Optimised method results
Sup-epidermal details of ovule development differ between cultivars
Phenotypic measurements of ovule tissues from nine H. vulgare cultivars
In this study a method for clearing tissue using Hoyer’s solution has been designed to suit cereal pistils such that internal structures of the ovule may be imaged with a high degree of clarity. Chloral hydrate-based clearing solutions have been successfully used in a wide range of biological fields [14, 22, 23], permitting a great deal of fundamental morphological and phenotypic information to be gathered. However, in our hands, previously reported protocols incorporating chloral hydrate that work well in Arabidopsis (e.g. [20, 24]) did not result in sufficient clearing of barley pistils to enable quantitative measurement of individual ovule tissues. Moreover, alternative methods that incorporate methyl salicylate [16, 25–27], lactic acid , sodium hypochlorite  or sodium hydroxide , lack the convenience and/or efficiency of our established Arabidopsis chloral hydrate-based method . Other recently reported clearing reagents such as ClearSEE , PEA-CLARITY  and FocusClear  are designed to clear tissue while preserving fluorescent labelling, but are either too expensive for high-throughput analysis or provide insufficient cellular resolution without additional staining.
Although the chloral hydrate-based method we describe is not compatible with visualisation of fluorescently-tagged proteins, it can be applied to diverse cereals, allows customisable incubation times, requires minimal tissue handling, and consistently provided excellent clearing and an ability to detect quantitative differences in tissue development in unstained cereal ovary samples. The Zeiss ZEN software used for image analysis is freely available for download and easy to use, while the FIJI software suite was used to extract similar results . In our pilot study of barley ovules at anthesis, 75 pistils were examined from 9 cultivars. The method was not specifically tested on a microscope containing a motorised 8-slide mounting frame or image stitching software, but such an approach would almost certainly be compatible, suggesting that image acquisition might be automated in future to allow for high-throughput data collection. Whether the scale of analysis required for germplasm screens in breeding populations can be achieved is currently unclear. However, the method is compatible with pre-breeding efforts to dissect pre-fertilisation traits that contribute to downstream seed development and morphology. Furthermore, we anticipate that the method will be particularly useful for the rapid characterisation of mutant phenotypes and transgenic plants that effect ovule development in barley and wheat.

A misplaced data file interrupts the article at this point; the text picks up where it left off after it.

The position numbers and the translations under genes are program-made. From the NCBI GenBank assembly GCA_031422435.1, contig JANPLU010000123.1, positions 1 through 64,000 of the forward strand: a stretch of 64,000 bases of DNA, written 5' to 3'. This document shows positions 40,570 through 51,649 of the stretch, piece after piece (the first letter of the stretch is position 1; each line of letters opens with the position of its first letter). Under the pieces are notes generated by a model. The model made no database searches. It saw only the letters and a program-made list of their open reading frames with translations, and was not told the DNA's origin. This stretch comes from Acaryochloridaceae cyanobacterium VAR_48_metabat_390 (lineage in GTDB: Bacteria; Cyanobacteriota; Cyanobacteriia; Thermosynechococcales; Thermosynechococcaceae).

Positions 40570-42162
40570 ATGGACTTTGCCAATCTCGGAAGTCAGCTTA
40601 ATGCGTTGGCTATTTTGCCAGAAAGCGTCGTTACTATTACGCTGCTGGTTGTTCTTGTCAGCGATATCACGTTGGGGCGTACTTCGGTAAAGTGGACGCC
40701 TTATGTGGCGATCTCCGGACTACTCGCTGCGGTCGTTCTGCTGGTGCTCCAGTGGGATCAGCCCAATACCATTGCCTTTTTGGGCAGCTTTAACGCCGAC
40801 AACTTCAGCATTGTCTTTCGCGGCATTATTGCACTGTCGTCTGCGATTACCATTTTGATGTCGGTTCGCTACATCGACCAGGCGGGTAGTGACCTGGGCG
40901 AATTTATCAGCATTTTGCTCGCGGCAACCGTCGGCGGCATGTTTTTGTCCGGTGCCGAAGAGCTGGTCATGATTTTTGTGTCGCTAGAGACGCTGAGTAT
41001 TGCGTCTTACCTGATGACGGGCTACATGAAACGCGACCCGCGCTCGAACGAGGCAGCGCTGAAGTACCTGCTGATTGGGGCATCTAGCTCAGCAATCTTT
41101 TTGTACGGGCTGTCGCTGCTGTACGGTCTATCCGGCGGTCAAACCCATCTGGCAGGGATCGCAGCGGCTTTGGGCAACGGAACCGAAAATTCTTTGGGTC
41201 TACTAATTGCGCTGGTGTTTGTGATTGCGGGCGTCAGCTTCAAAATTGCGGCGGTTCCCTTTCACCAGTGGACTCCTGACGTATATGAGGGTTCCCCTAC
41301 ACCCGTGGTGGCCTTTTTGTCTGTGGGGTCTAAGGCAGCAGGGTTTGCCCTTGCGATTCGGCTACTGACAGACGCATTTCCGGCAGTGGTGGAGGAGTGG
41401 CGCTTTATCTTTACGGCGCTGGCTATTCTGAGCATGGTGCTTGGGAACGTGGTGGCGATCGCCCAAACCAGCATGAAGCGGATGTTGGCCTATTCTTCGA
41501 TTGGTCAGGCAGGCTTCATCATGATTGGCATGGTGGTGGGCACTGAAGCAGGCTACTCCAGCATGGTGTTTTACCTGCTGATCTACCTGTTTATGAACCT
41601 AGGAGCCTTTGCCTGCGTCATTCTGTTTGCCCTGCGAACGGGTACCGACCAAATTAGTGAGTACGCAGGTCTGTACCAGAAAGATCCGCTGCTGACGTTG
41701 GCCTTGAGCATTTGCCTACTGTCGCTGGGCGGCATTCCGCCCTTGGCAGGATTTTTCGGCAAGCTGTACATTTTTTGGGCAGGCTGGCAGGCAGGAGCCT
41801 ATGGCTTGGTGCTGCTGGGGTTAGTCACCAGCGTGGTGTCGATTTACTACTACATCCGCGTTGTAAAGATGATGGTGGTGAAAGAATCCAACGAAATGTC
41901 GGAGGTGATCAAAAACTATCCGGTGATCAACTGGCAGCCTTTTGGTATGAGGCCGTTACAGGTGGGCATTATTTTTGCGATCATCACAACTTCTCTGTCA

A clearing technique typically used in the analysis of tissues from dicot model organisms was successfully adapted to clear the much larger cereal pistil. This paves the way for further interrogation of sup-epidermal features of ovule development in barley and other cereal crop species. The application of this method to a large panel of genetically distinct or genetically modified cereal varieties may assist the identification of novel genes controlling ovule phenotypes as well as components of seed yield and quality.
LGW collected and analysed the data. LGW and MRT designed and tested the method and jointly contributed to writing the manuscript. Both authors read and approved the final manuscript.
We wish to thank Rachel Burton and Caitlin Byrt for advice, Ryan Whitford for wheat samples and Plant Accelerator staff for maintaining plants. We also wish to acknowledge members of the Tucker Laboratory and the ARC Centre of Excellence in Plant Cell Walls for useful discussions and suggestions.
The authors declare that they have no competing interests.
Availability of data and materials
The datasets used and/or analysed during the current study are available from the corresponding author on reasonable request.
Consent for publication
All authors give consent for the data to be published.
Ethics approval and consent to participate
This work was supported by an Australian Research Council (ARC) (Grant No. FT140100780) Centre of Excellence in Plant Cell Walls supplementary Ph.D. scholarship (LGW) and an ARC Future Fellowship (MRT).
Springer Nature remains neutral with regard to jurisdictional claims in published maps and institutional affiliations.
Open AccessThis article is distributed under the terms of the Creative Commons Attribution 4.0 International License (http://creativecommons.org/licenses/by/4.0/), which permits unrestricted use, distribution, and reproduction in any medium, provided you give appropriate credit to the original author(s) and the source, provide a link to the Creative Commons license, and indicate if changes were made. The Creative Commons Public Domain Dedication waiver (http://creativecommons.org/publicdomain/zero/1.0/) applies to the data made available in this article, unless otherwise stated.
- Hunter MC, Smith RG, Schipanski ME, Atwood LW, Mortensen DA. Agriculture in 2050: recalibrating targets for sustainable intensification. Bioscience. 2017;67(4):386–91.View ArticleGoogle Scholar
- Onyemaobi I, Liu H, Siddique KHM, Yan G. Both male and female malfunction contributes to yield reduction under water stress during meiosis in bread wheat. Front Plant Sci. 2016;7:2071.PubMedGoogle Scholar
- Saini HS, Westgate ME. Reproductive development in grain crops during drought. Adv Agron. 1999;68:59–96.View ArticleGoogle Scholar
- Thakur P, Kumar S, Malik JA, Berger JD, Nayyar H. Cold stress effects on reproductive development in grain crops: an overview. Environ Exp Bot. 2010;67(3):429–43.View ArticleGoogle Scholar